Original Source: Click Here

It is ironic that Lawrence, a man so passionate about motorcycling was, through the manner in which he died, responsible for the Helmet Law.

Fred Hill and the Helmet Law

A former army dispatch rider during WW2, Fred worked for many years as a mathematics teacher before leaving to enjoy what he doubtless expected would be a quiet retirement. Incensed by the compulsory helmet law, Fred rode everywhere in an old beret and collected hundreds of tickets, which he stored in a large suitcase. Fred’s refusal to pay the fines for helmet-less riding constituted ‘Contempt of Court’ for which he was given thirty one custodial sentences.

With the passage of time, police in Fred’s neighbourhood frequently turned a blind eye to his indiscretions, though when he went further afield he would invariably be stopped. In order to cover the necessary distances Fred replaced his Honda 50 with a 250 and on one occasion, he battled all the way to the Gower Peninsula in Wales and back, a distance of about 500 miles in one day despite appalling weather.

Fred Hill was seventy four years old when in 1984 he died from a heart attack suffered whilst in custody in London’s Pentonville Prison. His final sentence of 60 days, proving too much to take, was half completed. The prison governor had warned Fred that the harsh prison environment could be the death of him, to which Fred replied that, ‘it didn’t matter where a man died but how.’

Original Source: Click Here

In 2010, the wearing of a helmet is considered a normal state of affairs in Europe and in most other countries throughout the world, with the exception of the USA where the helmet law is decided by state legislators and not all states have legislation making motorcycle helmets mandatory.

Within Europe there is however one organisation that still adheres to the principle of free choice.

Ian Mutch, President of the Motorcycle Action Group and editor of The Road, MAG UK’s members’ magazine explains the founding principle of this Riders’ Rights organisation in an interview in 2003.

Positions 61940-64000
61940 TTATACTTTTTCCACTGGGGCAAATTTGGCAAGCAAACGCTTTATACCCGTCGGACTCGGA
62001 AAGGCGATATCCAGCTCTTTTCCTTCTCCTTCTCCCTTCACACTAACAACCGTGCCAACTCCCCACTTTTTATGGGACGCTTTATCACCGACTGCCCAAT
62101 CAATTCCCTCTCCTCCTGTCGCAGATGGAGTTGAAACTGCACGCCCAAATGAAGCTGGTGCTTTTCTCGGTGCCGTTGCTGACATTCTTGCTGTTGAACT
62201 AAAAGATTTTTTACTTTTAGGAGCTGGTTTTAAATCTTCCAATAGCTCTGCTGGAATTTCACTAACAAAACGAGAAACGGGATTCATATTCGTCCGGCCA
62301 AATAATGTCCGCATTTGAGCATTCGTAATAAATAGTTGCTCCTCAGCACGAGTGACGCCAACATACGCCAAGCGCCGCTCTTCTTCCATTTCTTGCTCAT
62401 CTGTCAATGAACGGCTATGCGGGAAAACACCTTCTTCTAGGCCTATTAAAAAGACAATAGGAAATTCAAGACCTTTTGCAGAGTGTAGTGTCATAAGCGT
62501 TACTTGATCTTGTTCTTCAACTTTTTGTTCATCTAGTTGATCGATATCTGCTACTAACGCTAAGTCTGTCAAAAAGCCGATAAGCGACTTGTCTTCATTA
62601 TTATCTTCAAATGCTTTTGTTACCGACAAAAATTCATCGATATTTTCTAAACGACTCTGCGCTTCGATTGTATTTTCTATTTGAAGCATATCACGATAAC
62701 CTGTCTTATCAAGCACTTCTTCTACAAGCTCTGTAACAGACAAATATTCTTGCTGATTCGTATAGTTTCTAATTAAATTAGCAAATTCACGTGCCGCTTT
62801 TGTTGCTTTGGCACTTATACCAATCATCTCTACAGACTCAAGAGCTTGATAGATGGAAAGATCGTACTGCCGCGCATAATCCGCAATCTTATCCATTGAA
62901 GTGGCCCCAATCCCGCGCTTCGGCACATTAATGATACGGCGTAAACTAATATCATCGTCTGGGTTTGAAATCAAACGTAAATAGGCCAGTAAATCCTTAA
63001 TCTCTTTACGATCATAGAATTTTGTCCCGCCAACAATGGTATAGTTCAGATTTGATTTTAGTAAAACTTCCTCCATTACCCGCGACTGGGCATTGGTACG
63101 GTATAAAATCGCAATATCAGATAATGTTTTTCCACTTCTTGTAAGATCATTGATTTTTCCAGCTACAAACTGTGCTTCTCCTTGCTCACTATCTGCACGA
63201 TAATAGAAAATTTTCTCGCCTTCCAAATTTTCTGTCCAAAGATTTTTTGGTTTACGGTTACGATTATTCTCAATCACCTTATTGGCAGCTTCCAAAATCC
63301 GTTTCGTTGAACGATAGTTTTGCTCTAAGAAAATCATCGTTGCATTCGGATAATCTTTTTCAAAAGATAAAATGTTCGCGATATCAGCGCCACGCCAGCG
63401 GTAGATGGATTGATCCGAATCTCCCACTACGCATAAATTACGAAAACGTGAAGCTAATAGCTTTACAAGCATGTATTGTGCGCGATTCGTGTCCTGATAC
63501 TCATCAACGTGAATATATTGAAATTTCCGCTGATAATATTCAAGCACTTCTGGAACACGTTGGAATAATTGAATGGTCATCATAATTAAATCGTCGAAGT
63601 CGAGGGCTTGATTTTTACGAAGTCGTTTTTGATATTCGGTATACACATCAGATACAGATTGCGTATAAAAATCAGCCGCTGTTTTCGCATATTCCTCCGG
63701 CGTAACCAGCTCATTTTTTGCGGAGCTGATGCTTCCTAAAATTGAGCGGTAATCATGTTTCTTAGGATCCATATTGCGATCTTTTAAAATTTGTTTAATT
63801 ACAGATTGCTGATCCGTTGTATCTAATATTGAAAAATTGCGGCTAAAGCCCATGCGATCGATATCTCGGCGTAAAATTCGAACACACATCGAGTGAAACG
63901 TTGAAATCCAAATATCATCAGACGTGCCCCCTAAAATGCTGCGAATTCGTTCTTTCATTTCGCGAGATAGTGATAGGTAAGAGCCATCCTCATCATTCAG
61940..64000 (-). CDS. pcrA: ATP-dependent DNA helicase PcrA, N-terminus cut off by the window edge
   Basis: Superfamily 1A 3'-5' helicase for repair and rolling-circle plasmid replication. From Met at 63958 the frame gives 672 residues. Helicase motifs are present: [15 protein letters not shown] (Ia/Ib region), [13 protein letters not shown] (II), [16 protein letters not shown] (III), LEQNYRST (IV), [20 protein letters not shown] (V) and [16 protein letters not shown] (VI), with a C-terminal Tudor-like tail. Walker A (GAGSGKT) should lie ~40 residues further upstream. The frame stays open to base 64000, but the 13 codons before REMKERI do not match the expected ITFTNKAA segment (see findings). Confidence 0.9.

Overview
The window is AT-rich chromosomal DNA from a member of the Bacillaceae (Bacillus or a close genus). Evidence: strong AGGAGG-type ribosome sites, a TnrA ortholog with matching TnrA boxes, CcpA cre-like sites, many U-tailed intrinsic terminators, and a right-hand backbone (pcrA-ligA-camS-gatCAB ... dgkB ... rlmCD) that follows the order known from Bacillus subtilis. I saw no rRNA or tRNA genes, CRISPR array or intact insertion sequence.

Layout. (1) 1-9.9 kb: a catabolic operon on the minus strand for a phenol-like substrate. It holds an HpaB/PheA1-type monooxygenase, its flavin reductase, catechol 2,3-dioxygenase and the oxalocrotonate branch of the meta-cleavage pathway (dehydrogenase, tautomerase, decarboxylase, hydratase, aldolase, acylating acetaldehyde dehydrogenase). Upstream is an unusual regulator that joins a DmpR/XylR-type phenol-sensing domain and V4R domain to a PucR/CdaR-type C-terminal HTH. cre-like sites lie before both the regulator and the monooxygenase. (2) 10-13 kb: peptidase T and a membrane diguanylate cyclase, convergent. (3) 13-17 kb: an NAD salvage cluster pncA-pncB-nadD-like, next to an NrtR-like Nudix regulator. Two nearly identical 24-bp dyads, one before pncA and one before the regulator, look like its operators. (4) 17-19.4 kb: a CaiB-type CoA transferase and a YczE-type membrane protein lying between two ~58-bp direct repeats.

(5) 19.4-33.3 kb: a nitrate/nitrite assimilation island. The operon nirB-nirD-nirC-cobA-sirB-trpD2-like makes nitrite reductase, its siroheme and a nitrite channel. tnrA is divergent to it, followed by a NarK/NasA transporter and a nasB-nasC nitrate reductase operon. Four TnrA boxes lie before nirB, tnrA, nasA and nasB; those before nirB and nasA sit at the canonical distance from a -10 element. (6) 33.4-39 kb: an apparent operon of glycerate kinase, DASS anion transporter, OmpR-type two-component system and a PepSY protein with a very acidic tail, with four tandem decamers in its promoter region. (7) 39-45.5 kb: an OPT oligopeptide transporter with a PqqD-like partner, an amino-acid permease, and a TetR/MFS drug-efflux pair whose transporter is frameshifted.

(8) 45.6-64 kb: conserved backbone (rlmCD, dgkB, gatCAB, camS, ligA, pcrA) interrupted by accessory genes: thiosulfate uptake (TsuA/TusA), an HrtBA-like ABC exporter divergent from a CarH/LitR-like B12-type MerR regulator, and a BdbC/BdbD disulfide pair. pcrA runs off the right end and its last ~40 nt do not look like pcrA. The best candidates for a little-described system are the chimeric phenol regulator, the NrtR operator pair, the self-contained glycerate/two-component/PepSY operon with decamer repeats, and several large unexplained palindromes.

What MAG started out as was something extremely simple, it was a bunch of people who didn’t like being told what to wear and the helmet law was really the founding issue. Up till then – I’d been riding bikes for four years then in 1973 and the helmet law came out. Now I wasn’t aware of any anti biker problems whatsoever, or there may have been some prejudice but I wasn’t aware of it. But when that came out it seemed to me like the end of the world, it was certainly a dramatic change in the world.

I used to wear a helmet probably 70% of the time, but on a day like today if I was riding around in the sunshine, slow old bike that I had then, I wouldn’t wear one and I still wouldn’t today even though I’ve got a much faster bike – although I don’t go that fast but this isn’t really the point.

The point is that what had been challenged was a fundamental civil liberty. Because what the government was saying was “We have the right to make you do what we think is right for your own good” but to neglect that proportion which we’re advocating is not going to harm anybody else and I couldn’t think at that time of another law which in the same way fundamentally attacked the civil liberties of an individual – not in quite the same way.